spring. For their efforts, neighbours offer special treats to eat, such
as fruits, nuts, and cakes.
In England, there's
little to rival Oxford's May Day celebrations. Centuries old traditions
are upheld with undying enthusiasm by the youthful population of this
student town, who gather in their thousands every year to hear the choir
of Magdalen college sing in the new May dawn from the top of their
events starts on the preceding night (30 April) with parties throughout
the town, the best being a huge outdoor affair at Port Meadow - a field
that has been common land (where building is forbidden) since medieval
times. Although most revellers forsake the meadow for the bridge during
the early hours of the morning, insomniacs who you stay around till
sunrise will see Morris Dancers appear, complete with trademark bells
round their ankles, to dance in the new day.
crowds gather at the bridge from about 5am - it's a good idea to get
there early for a spot. Usually, foolhardy students attempt spectacular
jump into the rushing Cherwell river, which is not more than about six
feet deep and the bridge quite high enough to break a leg. As the
choir starts to sing the Medieval Eucharist hymn, the raucous crowd
hushes. No one knows when the tradition of May Day dawn singing began,
but records go back to the 17th century, and it could stretch back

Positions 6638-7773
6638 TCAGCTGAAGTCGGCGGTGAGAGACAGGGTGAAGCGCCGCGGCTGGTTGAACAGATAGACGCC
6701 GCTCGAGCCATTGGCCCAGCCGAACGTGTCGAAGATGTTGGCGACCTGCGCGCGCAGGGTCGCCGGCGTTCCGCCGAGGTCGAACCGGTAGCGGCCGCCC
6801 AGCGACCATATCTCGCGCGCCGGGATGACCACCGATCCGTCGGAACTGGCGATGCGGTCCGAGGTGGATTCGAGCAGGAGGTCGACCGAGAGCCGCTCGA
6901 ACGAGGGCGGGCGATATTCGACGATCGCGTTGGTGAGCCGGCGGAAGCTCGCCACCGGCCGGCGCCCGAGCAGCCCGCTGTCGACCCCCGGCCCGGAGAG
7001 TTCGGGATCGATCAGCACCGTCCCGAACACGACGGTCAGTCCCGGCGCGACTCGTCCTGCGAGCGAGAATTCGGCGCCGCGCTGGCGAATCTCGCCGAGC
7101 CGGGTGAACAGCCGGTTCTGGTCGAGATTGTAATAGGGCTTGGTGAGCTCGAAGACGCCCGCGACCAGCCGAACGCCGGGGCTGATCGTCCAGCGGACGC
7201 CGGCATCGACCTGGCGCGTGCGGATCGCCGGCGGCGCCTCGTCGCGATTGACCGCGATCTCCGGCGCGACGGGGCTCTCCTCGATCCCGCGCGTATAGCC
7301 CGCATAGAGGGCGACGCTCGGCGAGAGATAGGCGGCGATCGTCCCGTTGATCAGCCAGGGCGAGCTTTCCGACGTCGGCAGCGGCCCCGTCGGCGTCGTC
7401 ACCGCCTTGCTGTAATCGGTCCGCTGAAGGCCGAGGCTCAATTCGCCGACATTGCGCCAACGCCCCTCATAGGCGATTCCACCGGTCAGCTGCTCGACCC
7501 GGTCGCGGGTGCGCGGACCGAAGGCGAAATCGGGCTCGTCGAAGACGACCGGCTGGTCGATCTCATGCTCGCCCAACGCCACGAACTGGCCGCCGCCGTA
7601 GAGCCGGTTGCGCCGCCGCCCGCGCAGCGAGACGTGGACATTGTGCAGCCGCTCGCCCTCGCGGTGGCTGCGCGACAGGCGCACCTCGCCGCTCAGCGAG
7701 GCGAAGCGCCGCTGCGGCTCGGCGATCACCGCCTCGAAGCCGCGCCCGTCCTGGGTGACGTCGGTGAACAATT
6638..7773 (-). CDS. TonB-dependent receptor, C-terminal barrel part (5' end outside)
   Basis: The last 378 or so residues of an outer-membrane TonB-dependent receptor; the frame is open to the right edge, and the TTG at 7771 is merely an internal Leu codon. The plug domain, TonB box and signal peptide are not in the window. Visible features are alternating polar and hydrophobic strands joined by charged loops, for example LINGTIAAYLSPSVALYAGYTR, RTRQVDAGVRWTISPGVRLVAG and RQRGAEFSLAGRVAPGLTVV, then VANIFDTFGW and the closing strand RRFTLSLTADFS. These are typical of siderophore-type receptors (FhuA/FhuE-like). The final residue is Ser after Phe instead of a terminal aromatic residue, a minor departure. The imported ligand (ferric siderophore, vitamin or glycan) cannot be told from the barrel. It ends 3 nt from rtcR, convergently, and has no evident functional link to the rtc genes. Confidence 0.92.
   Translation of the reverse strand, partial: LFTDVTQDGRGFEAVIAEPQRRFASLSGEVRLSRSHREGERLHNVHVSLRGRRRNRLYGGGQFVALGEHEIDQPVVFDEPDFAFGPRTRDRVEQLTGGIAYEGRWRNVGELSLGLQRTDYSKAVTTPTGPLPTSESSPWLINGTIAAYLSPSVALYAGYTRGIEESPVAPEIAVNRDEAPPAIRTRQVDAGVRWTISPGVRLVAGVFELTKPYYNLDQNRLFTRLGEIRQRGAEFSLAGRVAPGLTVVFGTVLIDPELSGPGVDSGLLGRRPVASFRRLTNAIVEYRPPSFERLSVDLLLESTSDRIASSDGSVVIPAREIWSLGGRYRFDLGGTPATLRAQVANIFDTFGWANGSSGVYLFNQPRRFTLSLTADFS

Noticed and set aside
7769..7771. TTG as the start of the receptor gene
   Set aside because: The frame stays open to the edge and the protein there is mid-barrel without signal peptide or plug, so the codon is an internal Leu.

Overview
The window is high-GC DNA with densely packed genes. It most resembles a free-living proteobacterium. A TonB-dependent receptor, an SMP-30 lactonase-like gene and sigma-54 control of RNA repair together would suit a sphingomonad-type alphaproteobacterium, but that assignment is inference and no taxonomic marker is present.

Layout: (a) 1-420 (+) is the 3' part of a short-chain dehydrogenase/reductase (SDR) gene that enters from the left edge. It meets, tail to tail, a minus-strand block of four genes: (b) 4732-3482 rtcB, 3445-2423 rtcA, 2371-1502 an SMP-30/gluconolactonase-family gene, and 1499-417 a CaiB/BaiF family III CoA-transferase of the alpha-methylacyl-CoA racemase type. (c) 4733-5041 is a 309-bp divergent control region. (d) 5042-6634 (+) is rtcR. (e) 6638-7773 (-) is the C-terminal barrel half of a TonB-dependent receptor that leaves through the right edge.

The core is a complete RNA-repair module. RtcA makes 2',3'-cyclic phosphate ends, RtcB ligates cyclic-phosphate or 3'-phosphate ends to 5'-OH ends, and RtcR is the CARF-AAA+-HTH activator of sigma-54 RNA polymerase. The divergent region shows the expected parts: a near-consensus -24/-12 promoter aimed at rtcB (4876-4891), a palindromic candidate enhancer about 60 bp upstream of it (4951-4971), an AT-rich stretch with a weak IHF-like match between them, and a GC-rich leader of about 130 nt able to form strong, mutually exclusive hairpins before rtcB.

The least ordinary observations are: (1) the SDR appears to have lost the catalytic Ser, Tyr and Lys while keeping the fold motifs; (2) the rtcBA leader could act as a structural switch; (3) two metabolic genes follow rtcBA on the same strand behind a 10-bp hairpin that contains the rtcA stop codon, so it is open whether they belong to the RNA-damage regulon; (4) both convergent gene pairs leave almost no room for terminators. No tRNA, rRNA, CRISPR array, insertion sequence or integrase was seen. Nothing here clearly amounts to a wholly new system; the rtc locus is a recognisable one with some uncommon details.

further still. Whenever it started, the beauty of the ethereal voices of
the boy choir soaring out into sudden silence is incredibly moving.
After the singing the crowd gradually disperses, many flocking to the
breakfast picnics thrown in the college gardens, impromptu cricket
matches, and the many pubs that open early by special dispensation to
sustain the flagging revellers.
Alternatively, you may prefer to see in the start of spring the West
Country way. If so, prepare yourself for a strange assault by an
overgrown hobby horse - it could make you fertile.
Every May Day,
the streets of Padstow fill with revellers who watch in
amazement as two black-clothed hobby horses, with big red eyes and
snapping teeth, make a bee-line for every woman they pass, drawing them
under their cloaks and daubing them with coal. To be caught under the
hobby horse's skirt is thought to be good luck and even
fertility-inducing! Such bizarre goings-on were first recorded in the
16th century and continue today as fertility rituals, held to mark the
coming of summer.
fun in Padstow, a fishing village on the stunning north coast of
Cornwall, actually begins just before midnight on April 30 when locals
gather in the town square around the maypole and then proceed to the
Golden Lion Inn where they sing beneath the keeper's window to wake him
with the news that 'summer is a-come'. They continue their
trouble-making, waking various other residents of the village before
retiring to bed in time for the next day's celebrations.
At 10am the next morning, the 'Old Original Oss' (a man dressed in the
hobby horse costume) comes out of the Golden Lion with the 'teazer' and
they begin dancing through the streets, surrounded by crowds and
followed by men dressed in white who dance and play an insistent drum
beat, which can be heard all over town. When the beat stops, the hobby
horse sinks to the ground, rising only when the beat begins again.
The teazer and the hobby horse dance together, mimicking each other's
movements, in a procession through the streets, which are especially
decorated for the occasion with bluebells, hazel twigs and other
spring-like paraphernalia. It is traditional for onlookers to drink
plenty of the local ale - in past years they have run the brewers dry -
for this Bacchanalian ritual is taken seriously by the locals.